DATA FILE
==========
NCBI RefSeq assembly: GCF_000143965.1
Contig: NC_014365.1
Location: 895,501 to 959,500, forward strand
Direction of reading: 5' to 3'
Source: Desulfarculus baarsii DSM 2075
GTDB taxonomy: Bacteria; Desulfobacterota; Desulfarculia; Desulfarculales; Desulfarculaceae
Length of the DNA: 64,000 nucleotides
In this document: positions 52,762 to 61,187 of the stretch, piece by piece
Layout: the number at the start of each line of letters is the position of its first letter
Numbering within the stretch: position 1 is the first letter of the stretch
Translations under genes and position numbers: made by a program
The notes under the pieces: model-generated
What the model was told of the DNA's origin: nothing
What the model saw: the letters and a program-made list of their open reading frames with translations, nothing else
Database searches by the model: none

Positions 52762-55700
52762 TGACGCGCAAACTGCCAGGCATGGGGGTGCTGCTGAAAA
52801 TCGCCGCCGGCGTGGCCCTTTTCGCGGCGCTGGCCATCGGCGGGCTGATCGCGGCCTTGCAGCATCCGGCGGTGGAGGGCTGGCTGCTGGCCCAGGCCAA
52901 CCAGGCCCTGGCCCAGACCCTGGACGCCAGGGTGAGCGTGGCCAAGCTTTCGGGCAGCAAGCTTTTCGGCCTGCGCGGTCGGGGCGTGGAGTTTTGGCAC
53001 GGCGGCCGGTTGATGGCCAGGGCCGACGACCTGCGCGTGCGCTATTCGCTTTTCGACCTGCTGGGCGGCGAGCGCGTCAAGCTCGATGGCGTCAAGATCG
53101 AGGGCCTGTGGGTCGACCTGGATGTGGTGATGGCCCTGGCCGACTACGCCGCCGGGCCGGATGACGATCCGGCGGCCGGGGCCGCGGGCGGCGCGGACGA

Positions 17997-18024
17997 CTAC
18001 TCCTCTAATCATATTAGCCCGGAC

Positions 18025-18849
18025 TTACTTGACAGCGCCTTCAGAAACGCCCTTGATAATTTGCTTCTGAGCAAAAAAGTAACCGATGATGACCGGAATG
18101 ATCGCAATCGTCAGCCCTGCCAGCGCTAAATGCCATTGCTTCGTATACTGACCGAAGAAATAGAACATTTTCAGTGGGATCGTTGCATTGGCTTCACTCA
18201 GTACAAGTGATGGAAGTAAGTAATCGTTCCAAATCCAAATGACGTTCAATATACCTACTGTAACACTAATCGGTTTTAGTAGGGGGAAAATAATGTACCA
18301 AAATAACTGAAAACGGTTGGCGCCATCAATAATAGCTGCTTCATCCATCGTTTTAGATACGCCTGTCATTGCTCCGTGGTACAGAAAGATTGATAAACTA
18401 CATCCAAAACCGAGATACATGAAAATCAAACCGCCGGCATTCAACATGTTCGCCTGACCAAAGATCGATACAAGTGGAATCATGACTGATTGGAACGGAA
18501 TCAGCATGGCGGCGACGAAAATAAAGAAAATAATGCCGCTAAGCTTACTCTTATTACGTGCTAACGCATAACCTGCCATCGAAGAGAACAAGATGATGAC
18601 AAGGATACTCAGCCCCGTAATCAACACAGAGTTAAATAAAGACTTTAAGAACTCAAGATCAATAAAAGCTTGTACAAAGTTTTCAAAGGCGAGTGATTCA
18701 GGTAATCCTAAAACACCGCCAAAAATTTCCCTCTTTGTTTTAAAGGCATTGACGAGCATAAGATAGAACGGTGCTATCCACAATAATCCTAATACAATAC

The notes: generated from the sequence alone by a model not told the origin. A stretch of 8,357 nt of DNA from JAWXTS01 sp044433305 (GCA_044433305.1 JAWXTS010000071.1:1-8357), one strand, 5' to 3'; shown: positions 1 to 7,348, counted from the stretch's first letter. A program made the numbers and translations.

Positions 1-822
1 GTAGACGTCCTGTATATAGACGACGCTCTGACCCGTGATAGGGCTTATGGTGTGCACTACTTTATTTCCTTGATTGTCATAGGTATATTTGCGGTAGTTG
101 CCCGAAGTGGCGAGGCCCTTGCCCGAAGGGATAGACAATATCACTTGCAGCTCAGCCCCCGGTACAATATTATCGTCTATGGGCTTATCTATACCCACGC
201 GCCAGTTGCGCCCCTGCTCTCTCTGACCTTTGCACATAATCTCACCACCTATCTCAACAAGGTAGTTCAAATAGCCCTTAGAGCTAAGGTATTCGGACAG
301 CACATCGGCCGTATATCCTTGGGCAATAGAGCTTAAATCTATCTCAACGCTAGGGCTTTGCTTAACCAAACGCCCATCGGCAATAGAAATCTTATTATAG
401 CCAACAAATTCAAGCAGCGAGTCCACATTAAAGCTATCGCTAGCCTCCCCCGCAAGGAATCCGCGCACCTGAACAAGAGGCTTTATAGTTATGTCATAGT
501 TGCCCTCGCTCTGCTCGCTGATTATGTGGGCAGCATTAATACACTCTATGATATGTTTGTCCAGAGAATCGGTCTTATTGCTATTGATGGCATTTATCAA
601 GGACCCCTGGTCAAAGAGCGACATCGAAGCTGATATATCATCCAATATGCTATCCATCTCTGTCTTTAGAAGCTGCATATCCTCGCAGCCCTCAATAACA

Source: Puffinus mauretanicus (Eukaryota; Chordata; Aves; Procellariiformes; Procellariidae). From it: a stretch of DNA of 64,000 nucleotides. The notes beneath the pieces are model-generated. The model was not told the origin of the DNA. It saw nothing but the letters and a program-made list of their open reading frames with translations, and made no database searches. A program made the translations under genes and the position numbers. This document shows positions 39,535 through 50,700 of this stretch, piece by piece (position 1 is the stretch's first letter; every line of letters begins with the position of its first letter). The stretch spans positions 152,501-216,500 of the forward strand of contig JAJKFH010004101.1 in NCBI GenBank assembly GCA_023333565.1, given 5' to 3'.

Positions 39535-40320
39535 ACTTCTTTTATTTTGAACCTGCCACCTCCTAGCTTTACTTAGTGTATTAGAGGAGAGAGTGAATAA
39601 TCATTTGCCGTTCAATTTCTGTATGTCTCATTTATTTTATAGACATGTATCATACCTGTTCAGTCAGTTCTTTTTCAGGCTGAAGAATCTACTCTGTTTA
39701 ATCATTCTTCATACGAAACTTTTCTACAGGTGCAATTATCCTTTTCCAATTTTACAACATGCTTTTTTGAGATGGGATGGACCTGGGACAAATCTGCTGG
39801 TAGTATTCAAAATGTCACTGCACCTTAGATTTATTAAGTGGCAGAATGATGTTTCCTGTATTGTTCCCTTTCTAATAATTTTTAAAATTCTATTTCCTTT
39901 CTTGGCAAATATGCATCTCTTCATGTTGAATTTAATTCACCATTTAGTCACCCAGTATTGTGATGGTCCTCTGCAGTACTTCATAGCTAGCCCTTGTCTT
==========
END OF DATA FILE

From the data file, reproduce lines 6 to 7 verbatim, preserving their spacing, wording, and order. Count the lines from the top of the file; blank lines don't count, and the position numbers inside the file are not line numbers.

GTDB taxonomy: Bacteria; Desulfobacterota; Desulfarculia; Desulfarculales; Desulfarculaceae
Length of the DNA: 64,000 nucleotides